For much of my life I’ve engaged in magical thinking; I believed that if I asked for something righteous in prayer, having faith that it would happen, my request would set metaphysical gears in motion and the divine vending machine would spit out an answer for me. And even after realizing the error in this kind of thinking, I still find myself believing that my thoughts and prayers may actually affect the world around me. Whether it is habit or hope, I still sometimes find myself asking God to intervene in my life. I just can’t stop myself, although my prayers have changed significantly.

I am not sure if I should stop praying for material help altogether. But I am sure that God is not going to intervene in my life just because I ask. Even if I ask in faith. Even if I’m asking for a good thing. Even if I’m praying unselfishly for someone else. And even if someone is suffering. Christ has said he will heal our wounds, but he will not prevent us from being wounded. And if God is going to stop short of solving problems for me, I think I should stop asking him to solve them. Believing that he will is magical thinking, and I am trying to give that up.

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Walking with Ordain Women … and the Church

Suzette Smith 2013I read the letter from the Church’s PR Department early this morning. It asks me to “reconsider”, so that is what I’ve done all day – reconsidered. I’ve thought and prayed and pondered.

I’ll be walking with the sisters of Ordain Women on April 5th; not because I want to pit myself against the church, but because I am part of the church – with divine nature and individual worth. The letter called me “extreme” and that made me feel that “I don’t belong”. But I do belong. I go to church every Sunday and the temple every month. I love the gospel. I teach it in my ward. I love worshiping with the Saints. I love the Lord. I am a believer.

I take my faith seriously and I take the question of women and ordination seriously. The church’s letter seemed to say that because I’m in the minority they don’t take me seriously. My concerns felt dismissed by the letter – and yet they are of eternal importance. I’m talking about WOMEN – half of God’s Children. I’m asking hard questions about Daughters and those questions matter. I believe the church is true – and that makes it a living, growing, changing church. (See Article of Faith 9) I am a truth seeker and I love the LDS faith because it is a truth seeking religion.

I’m walking with Ordain Women because I want to attend the meeting of the General Conference of my church (of Latter-day Saints – that’s me) – I want to be seen as a seeker. In the early days of the church, the Saints went to the Red Brick Store to discuss with the Prophet Joseph, who counseled with the Lord. This is the closest thing to a Red Brick Store I know of in 2014 – the door where I know the prophet is.

I do not wish to make enemies by disregarding the request to stay away from temple square but I do not think my walk will be disruptive to the spirit of light and knowledge. I can not stand in the free speech zone and align myself with anti-Mormons because I am not one of them. I am a Mormon.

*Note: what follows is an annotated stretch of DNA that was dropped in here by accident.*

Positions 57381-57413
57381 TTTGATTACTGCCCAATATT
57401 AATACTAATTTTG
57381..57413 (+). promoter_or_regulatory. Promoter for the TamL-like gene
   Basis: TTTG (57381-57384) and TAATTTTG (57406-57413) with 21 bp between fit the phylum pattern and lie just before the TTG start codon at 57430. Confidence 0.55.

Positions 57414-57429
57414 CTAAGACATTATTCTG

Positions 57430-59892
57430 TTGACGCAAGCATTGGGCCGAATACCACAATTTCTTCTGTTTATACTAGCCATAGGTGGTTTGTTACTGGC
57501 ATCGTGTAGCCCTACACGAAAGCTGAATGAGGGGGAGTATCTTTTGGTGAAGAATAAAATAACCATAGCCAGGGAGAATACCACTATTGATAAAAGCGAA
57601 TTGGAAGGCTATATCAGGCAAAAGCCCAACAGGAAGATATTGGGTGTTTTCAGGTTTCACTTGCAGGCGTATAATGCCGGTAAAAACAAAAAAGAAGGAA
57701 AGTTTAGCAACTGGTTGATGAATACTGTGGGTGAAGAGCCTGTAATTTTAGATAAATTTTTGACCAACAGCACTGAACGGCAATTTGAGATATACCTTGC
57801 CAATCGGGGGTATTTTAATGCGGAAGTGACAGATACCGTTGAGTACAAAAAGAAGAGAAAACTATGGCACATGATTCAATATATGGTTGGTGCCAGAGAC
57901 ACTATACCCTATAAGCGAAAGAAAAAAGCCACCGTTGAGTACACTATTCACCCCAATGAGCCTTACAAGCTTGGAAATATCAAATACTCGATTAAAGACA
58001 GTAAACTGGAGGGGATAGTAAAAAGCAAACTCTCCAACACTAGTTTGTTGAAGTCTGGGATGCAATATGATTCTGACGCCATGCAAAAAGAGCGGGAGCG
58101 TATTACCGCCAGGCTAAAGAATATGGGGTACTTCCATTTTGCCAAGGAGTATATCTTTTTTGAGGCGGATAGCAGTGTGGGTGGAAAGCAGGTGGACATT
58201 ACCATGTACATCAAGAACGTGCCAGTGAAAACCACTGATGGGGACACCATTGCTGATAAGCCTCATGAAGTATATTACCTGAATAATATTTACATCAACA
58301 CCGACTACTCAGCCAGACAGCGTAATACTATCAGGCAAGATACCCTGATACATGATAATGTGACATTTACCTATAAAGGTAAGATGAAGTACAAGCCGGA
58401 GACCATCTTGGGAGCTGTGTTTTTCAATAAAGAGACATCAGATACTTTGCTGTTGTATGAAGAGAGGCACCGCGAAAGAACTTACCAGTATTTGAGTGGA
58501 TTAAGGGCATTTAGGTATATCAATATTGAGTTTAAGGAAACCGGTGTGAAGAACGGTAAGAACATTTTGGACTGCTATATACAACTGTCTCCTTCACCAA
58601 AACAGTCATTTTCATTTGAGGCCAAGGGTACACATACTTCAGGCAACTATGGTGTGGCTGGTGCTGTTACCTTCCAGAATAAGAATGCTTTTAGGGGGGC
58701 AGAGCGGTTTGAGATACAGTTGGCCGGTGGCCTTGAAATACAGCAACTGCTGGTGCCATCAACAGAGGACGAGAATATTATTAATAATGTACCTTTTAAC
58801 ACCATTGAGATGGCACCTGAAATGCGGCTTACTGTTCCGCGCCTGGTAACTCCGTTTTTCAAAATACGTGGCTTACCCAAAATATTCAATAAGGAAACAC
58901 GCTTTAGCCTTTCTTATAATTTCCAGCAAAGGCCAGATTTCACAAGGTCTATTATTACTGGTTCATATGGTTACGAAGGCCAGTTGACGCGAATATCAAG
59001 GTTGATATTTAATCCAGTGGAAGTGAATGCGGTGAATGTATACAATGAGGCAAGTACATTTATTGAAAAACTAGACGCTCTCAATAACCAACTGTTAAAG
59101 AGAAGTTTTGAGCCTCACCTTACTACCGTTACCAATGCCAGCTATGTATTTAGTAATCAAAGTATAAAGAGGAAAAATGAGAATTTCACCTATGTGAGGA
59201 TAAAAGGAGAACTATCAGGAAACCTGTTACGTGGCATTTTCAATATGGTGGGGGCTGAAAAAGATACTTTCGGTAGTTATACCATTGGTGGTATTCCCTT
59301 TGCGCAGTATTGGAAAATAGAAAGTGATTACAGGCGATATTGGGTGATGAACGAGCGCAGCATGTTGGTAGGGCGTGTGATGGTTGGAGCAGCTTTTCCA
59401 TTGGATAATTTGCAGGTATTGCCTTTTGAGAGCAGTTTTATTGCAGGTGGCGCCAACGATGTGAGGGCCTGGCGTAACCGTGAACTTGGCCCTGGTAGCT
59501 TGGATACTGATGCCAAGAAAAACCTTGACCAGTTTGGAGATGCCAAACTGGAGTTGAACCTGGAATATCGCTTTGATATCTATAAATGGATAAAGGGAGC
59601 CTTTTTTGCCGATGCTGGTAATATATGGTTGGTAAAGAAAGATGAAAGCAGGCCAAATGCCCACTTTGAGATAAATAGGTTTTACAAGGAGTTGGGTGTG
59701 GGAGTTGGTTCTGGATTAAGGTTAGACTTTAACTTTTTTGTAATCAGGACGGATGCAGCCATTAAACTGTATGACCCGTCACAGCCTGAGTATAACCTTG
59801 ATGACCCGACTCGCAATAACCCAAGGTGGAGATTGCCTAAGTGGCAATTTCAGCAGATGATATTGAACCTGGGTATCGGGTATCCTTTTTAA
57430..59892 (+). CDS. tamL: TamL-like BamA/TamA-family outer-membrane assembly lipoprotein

(I’m also going the General Woman’s Meeting – with just as much passion – and I’ll be wearing my purple dress.)

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Sacrament Meeting Talk on Faith . . . Crises

One of my local feminist friends was asked to speak on Faith in church a few weeks ago. She turned it into a talk about faith crises and used her own experiences as well as those of her friends to help illustrate the points. To support her, I attended the meeting and was so proud to see her deliver this talk to a group of fairly wealthy, white, suburban Mormons. While it seemed like some of them (particularly the man grumbling behind me) were not in agreement, Christine has since received much positive feedback, including having her talk quoted by someone else the next week! Our local AZ WAVE group met and discussed the impact of speaking our truth in church meetings and it was a really positive experience. We even thought about joining each other in wards to provide back up and support.  I’ve considered sending it to my bishop and telling him that I’d be willing to give a talk if I could give THIS talk. I hope you enjoy this talk as much as I do.  -JessawhyIMG_4337

Guest Post by Christine Leavitt

Our Journey for the Fruits of Faith – January 26, 2014

I was asked to speak about the topic of faith.  When contemplating this topic, the following three thoughts came to my mind concerning faith which I would like to discuss:

  1. Faith is a journey, and everyone has a unique faith journey in which their faith will change and develop throughout their lifetime

  2. Faith is a principle of action and loyalty to that which one chooses to have faith in

  3. Faith is hope, not knowledge

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Young Women Lesson: How can repentance help me every day?

Repentance can be a very difficult subject. You want to help the girls learn how to recognize when they’ve done something wrong and to improve upon that, but you don’t want to instill shame. I think as an opening activity, I would ask one of the girls to tell the story of the Council in Heaven. In the story, Satan wants to make every one do the “right” thing, but Christ advocates for agency. This story tells us that making mistakes is something that we know will happen and it’s part of the Plan to make mistakes. Doing the wrong thing means simply that we did something wrong; it does not mean that we are therefore “bad” people. In the class, I might emphasize that again: doing something wrong does not mean we, ourselves, are bad and undeserving of love, mercy, and forgiveness.

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An (Out)Burst

Three Sundays ago in Relief Society we had lesson 1 in the Joseph Fielding Smith manual. It was the lesson on Heavenly Father. I had  ended up on the front row with my knitting and my baby. The first discussion in the class included listing the traits of God on the board. I sat there wondering if I had something to add while everyone else put up all the phrases  I was already thinking about: all the omni-stuff, loving, merciful, etc. And then,

“Male.”